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Many landlords draft up agreements and leave it in the hands of their lawyers to have the right clauses in the right places. Unfortunately, those landlords usually fail at learning what they can and can’t do according to national, state or regional regulations.

The Fair Housing Act is an often quoted and highly misunderstood piece of legislature. Landlords, in particular, tend to overlook a lot of the provisions this act grants to tenants. To help property owners remain on the right side of the law, 11 professionals from Forbes Real Estate Council share the most common ways that landlords overstep the law and the things they can do to avoid those missteps in the future.

1. Be Transparent With Applicants

Landlords who are self-managing typically are unaware that they must treat all applicants the same. This means making the screening criteria available, presenting the criteria and applying them evenly across the board for all applicants each and every time. Landlords should take the time to write out their application process, have each applicant sign off on it and retain it in a file. – Nancy Wallace- LaabsKBN Homes, LLC

2. Be Fair And Don’t Discriminate

The Fair Housing Act is really about being fair. Every applicant needs to be treated the same, regardless of race, color, disability, religion, sex, familial status or national origin. Landlords should become very familiar with state and national regulations and have a documented transparent process to avoid even the appearance of bias. – Julien Leclair-DionneHomeFluent

3. Don’t Make Assumptions

Walk-up apartments can be a trap if the landlord speaks without thinking. For instance, if the prospective tenant mentions a disability, the landlord might say, “This is the second floor—not the apartment for you.” The mistake is that the landlord assumed a mobility challenge. The landlord  then compounds the mistake by not asking, “Do you need an elevator to the second floor? We don’t have one.” – Kristin GeentyThe Geenty Group, Realtors

4. Talk To A Lawyer

The Fair Housing Act is one thing I would not mess with. I would make sure to speak to the right legal advisor or lawyer to ensure I am complying and doing all I can. Though legal bills may be high and you try to avoid them, sometimes it is smarter to pay now as it could amount to a much larger sum by not taking the time to do so. – Heidi BurkhartDane Real Estate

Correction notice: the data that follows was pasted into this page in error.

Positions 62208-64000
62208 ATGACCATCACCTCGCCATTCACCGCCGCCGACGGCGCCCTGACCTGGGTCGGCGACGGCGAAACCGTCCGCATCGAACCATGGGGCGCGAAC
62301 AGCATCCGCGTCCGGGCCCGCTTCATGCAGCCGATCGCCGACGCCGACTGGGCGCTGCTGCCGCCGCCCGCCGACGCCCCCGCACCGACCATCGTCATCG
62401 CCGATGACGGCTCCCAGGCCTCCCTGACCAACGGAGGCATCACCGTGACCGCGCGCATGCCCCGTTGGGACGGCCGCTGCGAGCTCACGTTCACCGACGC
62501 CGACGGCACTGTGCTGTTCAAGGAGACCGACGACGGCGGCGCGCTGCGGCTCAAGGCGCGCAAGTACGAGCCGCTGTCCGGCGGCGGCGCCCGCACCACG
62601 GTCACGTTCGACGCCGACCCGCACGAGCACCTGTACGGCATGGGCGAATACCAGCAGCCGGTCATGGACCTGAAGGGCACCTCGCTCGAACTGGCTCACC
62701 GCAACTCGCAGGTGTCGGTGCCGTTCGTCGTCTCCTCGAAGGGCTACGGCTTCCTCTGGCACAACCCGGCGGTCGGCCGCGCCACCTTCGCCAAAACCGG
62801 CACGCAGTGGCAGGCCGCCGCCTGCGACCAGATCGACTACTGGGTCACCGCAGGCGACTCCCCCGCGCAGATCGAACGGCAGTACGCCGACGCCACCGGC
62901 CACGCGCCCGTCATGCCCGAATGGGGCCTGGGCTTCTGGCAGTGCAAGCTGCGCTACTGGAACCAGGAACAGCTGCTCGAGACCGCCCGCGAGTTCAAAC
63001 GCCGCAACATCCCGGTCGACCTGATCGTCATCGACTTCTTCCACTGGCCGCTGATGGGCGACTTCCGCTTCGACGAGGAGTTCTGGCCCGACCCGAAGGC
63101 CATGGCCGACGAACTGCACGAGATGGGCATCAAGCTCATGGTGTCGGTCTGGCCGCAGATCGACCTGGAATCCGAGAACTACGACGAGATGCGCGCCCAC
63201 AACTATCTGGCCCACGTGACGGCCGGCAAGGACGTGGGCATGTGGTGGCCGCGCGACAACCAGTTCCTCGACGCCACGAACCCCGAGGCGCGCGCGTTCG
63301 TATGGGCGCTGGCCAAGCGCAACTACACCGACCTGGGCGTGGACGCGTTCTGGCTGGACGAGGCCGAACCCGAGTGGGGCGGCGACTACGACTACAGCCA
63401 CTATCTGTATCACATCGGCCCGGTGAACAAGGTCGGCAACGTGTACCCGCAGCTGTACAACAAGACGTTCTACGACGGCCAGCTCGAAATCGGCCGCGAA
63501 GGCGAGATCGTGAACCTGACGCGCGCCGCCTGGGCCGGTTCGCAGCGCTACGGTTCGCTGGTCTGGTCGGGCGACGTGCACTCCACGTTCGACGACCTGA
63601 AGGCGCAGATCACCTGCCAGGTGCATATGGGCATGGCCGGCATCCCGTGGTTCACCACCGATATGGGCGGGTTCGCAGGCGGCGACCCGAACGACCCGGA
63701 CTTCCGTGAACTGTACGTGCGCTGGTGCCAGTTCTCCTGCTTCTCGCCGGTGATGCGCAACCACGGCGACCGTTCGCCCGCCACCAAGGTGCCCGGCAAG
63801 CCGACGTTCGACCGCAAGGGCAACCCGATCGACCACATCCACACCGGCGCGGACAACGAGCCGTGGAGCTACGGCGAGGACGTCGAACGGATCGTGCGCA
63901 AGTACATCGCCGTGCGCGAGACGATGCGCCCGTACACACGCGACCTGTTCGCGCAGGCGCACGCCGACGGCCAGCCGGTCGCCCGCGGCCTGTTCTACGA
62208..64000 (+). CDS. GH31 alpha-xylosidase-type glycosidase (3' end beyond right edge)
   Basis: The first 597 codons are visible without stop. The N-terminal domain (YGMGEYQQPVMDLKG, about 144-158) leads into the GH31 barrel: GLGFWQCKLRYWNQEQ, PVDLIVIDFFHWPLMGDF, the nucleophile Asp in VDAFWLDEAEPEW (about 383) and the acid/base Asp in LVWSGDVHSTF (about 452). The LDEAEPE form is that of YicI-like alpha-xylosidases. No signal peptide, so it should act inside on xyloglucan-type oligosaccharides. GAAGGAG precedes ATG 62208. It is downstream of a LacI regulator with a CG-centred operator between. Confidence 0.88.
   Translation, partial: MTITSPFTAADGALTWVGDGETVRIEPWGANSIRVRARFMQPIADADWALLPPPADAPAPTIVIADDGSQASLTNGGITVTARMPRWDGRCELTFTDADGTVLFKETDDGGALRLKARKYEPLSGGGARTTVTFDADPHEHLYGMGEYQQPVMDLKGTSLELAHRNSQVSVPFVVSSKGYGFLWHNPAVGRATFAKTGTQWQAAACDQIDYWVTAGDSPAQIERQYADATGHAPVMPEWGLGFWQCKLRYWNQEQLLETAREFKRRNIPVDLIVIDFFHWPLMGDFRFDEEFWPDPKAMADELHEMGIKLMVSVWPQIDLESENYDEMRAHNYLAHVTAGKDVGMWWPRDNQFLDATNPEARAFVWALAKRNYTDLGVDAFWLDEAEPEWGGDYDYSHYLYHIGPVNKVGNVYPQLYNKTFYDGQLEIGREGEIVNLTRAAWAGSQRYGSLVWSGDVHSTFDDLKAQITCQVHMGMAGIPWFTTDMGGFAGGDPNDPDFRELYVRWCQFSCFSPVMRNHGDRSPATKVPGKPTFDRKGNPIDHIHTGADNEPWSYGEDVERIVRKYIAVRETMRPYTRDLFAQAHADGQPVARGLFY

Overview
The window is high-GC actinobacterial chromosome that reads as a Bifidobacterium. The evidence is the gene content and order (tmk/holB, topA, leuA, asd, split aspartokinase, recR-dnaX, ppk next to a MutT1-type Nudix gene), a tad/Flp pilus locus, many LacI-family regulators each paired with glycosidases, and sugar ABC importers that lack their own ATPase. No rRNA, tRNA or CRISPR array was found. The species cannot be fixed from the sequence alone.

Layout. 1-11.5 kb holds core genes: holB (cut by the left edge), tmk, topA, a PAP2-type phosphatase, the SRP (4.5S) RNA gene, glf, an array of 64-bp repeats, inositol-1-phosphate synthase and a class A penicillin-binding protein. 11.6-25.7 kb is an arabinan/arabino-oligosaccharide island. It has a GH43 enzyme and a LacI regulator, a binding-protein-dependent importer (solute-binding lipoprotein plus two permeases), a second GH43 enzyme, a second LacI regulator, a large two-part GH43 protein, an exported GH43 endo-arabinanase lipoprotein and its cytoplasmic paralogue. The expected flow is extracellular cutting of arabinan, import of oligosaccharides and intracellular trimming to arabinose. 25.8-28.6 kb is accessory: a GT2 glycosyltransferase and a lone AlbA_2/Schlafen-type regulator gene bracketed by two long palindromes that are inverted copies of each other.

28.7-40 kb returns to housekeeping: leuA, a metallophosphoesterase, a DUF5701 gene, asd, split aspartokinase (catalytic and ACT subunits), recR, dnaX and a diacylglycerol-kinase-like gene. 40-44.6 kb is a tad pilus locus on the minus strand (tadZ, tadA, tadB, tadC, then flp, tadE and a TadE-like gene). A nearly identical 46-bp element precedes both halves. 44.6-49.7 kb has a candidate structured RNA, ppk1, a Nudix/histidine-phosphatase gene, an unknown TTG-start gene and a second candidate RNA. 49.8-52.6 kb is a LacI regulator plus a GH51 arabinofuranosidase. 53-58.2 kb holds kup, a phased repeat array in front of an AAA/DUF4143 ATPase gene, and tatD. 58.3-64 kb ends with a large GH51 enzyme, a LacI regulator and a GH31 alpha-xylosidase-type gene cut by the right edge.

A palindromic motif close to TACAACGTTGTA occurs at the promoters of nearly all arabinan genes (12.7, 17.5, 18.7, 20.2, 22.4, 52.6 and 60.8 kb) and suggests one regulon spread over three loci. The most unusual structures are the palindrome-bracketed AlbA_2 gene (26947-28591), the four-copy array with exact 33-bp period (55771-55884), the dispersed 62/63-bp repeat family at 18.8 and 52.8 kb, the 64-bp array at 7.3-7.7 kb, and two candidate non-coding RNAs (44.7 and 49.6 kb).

5. Mind Your Humor

Federal fair housing mandates specific language be excluded from advertising. Many times, a party that is advertising will think that a joke will generate more eyes on the listing, but that specific language violates fair housing statutes. The best way to avoid this is to ensure licensed individuals that have specific training in fair housing regulations are involved in the leasing process. – Kyle KarkerAmerican Real PM

6. Don’t Inflate Your Fees

Landlords make the mistake of charging excessive late fees as a motivator to get tenants to pay rent. The fees have no correlation to the actual damages they suffer when tenants pay late.Tenants can check with the Late Fee Fairness Act of 2016 by state to determine the correct fees. – Kevin PalkaMVP Equities

7. Don’t Ban Service Animals

Assistant and service animals are not considered pets and are protected by the Fair Housing Act. Landlords must make “reasonable accommodation” and cannot refuse these animals despite a “no pet” policy. Landlords also cannot charge pet fees since they are not considered pets. – Catherine KuoElite Homes | Christie’s International Real Estate

8. Know The Things You Can’t Ask

Landlords want to know about their prospective tenants and they do so by asking questions. One of the most common mistakes landlords make is asking the wrong questions, i.e. familial status. It is important for landlords to understand what is within their rights to know and what is off-limits. Reviewing government publications and using an approved questionnaire will ensure they remain compliant. – Michelle RisiRoyal LePage Connect Realty

9. Follow Government Publications

It is important to convey usage of your property in a fair and equitable way. A casual innocent action could be considered otherwise. Review government publications on the matter. All—and I mean all—of the information you need is at your fingertips. Use Google to your advantage. If you have a special circumstance, call a lawyer versed in housing law to guide you through the situation. – Michael J. PolkPolk Properties / Matrix Properties

10. Know The Law

Landlord-Tenant Law protects tenants in situations like national emergencies and acts of God. That means that if a tenant cannot pay rent because of layoffs, they cannot be evicted during the crisis. They will still owe the full amount for the lease, but it will have to be prorated for the balance of the lease for any months that the tenant is unable to pay. The Law precludes a lease. – Timmi RyersonSmart Property Systems – Property Management

11. Understand Local Regulations

Several municipalities have additional protected classes beyond what is commonly known. If you are not intimately familiar with new areas you may be investing in, take time to research common practices there. Also, training all associates, especially maintenance, with direct resident interaction is key in avoiding potential issues. – Ari RastegarRastegar Property Company

 

Resource: forbes.com

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